New York Gets A New Herzog and De Meuron Residential Tower
When I received this press release almost a week ago, I thought to myself: I have to write about this immediately! I was so excited to see another commission for Herzog and De Meuron, famed Swiss architects, in New York City. I have visited 50 Bond Street in the Bowery many times and stood there slack jawed that such a bold building could actually be built here in this country. Now, I will witness a new building, now under construction in Tribeca, that will push the boundaries of what people thought possible in a 57 story sky scraper.
About this building: It is for the rich. Each unit is a completely unique configuration. No unit repaeats. The prices start at $3.5 million and work their way up to $33 million for the penthouses. The beauty of the building is its unique integration with the exterior. The inside and the outside, in many ways, become one on each floor of this building.
For those who are not multi-millionaires, we can still enjoy the exterior of the building which will feature a form that is not unlike a rickety house of cards. It defies laws of gravity, seemingly, which give it a character on the skyline that might be called post-apocalyptic. This is not a bad thing, though. It’s just something that has never really been seen before. Only time will tell of its success. I’m just happy it will be built. In an architects dream, one can image neighbors on different floors interacting with each other as new adjacencies are created never seen before in high rises. In reality, the form could lead to ever-increasing condo lawsuits as the innovated design is seen as an invitation to peeping toms. Is that too cynical?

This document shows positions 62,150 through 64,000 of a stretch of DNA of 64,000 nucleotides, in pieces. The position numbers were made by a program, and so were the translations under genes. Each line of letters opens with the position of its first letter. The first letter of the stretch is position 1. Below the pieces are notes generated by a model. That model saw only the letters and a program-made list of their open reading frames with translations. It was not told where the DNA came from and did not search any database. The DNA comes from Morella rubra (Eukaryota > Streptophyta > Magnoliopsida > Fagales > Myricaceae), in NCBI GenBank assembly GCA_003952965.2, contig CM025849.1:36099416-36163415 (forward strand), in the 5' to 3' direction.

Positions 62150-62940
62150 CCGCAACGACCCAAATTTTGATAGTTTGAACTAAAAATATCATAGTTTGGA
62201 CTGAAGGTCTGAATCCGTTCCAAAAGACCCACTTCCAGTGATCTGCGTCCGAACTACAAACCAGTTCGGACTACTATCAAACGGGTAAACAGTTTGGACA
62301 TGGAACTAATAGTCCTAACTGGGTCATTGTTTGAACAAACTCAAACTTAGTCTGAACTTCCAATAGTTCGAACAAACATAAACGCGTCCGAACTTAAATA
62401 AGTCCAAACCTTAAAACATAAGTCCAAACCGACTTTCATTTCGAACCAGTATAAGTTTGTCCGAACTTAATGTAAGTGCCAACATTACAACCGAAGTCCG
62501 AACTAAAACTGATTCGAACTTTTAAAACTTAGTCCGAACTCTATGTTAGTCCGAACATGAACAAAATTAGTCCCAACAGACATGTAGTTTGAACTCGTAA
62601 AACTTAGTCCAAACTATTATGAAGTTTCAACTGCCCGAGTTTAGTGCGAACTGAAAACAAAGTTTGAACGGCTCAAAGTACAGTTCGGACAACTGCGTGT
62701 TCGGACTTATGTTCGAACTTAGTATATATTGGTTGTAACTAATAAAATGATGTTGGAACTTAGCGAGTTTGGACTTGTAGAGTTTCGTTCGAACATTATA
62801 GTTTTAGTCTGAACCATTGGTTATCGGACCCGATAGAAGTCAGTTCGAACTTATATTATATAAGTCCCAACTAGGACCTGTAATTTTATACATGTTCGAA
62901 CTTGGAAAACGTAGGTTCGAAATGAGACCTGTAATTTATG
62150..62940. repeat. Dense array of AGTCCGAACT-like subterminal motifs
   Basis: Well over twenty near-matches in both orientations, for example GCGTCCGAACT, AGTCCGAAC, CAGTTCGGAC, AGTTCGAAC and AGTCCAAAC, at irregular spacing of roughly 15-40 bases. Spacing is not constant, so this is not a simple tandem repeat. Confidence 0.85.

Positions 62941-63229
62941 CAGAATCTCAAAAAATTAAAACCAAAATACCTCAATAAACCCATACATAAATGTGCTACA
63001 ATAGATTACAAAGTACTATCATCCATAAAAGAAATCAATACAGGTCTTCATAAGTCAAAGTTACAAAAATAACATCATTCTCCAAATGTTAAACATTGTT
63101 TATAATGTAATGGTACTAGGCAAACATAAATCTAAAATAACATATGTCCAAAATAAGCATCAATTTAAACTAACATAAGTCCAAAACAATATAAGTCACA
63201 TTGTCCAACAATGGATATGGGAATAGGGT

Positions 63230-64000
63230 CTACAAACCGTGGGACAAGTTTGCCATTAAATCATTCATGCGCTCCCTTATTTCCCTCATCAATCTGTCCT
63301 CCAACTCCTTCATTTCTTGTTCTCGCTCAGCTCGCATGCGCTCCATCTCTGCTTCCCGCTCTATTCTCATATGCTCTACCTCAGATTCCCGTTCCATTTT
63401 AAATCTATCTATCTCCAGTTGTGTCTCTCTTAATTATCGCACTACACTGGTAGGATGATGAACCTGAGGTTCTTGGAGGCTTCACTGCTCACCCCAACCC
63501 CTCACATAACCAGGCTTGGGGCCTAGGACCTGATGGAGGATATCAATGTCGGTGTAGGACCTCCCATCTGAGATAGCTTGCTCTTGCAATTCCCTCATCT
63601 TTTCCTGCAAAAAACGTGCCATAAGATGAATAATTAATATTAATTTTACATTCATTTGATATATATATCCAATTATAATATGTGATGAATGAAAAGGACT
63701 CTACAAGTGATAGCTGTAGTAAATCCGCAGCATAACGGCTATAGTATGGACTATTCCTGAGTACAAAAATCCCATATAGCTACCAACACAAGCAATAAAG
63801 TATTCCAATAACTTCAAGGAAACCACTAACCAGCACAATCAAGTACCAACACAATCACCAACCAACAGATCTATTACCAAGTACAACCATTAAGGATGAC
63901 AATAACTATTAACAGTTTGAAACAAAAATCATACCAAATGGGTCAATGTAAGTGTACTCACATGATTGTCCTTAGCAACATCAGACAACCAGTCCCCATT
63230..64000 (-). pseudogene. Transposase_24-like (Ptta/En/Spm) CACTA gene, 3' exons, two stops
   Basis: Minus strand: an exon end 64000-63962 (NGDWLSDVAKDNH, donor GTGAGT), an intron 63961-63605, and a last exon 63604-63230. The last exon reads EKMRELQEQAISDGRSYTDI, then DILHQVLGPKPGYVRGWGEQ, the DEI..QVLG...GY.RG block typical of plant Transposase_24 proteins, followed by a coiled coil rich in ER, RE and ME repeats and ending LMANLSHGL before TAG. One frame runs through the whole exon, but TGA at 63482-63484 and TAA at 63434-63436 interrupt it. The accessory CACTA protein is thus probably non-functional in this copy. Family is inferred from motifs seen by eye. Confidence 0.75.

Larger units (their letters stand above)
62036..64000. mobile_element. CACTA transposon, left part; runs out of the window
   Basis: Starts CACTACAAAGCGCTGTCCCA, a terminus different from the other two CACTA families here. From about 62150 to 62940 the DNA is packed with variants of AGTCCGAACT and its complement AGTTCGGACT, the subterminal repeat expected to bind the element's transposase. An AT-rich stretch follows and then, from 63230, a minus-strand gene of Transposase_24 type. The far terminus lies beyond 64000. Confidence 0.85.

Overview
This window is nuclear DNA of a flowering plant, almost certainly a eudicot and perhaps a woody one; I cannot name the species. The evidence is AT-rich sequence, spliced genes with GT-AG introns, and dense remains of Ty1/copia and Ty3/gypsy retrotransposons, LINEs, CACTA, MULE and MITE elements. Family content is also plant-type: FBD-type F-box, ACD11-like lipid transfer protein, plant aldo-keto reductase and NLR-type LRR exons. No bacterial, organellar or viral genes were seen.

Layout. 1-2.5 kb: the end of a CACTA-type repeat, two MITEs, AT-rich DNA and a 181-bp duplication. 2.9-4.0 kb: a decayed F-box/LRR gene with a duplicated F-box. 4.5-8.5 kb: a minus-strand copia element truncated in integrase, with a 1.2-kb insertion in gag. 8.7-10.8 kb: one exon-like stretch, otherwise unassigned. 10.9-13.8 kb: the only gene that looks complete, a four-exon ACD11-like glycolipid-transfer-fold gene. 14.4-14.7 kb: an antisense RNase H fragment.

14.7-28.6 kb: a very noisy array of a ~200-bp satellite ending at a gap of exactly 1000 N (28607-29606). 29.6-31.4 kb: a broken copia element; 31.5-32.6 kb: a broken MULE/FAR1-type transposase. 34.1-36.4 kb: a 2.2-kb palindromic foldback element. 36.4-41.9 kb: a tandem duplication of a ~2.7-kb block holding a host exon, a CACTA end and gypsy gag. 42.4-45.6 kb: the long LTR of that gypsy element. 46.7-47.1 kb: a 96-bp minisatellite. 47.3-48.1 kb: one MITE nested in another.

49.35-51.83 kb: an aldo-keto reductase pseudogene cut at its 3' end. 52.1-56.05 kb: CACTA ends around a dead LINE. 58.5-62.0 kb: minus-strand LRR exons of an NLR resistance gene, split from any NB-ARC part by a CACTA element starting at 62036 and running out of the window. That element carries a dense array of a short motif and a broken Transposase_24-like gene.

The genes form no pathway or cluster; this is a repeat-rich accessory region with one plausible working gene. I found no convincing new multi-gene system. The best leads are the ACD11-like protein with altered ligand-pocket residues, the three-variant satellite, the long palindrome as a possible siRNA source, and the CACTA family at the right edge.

One last thing about Herzog & De Meuron that I like to tell people about: They were fired by my own alma matter for not putting a red tile roof on top of their museum design. This happened at the University of Texas where there are a number of prominent Swiss-loving architecture professors who had suggested them for a new museum. As the story goes, H&DM were hired. At the time they had no reputation in the U.S. The design they gave the University was beautiful and modern, but did not meet the red tile roof design requirement for that part of campus. The University and H&DM were at an impasse. Eventually, the architects were fired. Since then, Herzog & De Meuron have gone on to design some of the world’s most prominent contemporary buildings such as the Bird’s Nest in Beijing and the Tate Museum in London. I can only hope that the officials at the University of Texas have recognized their foolish decision to fire this duo.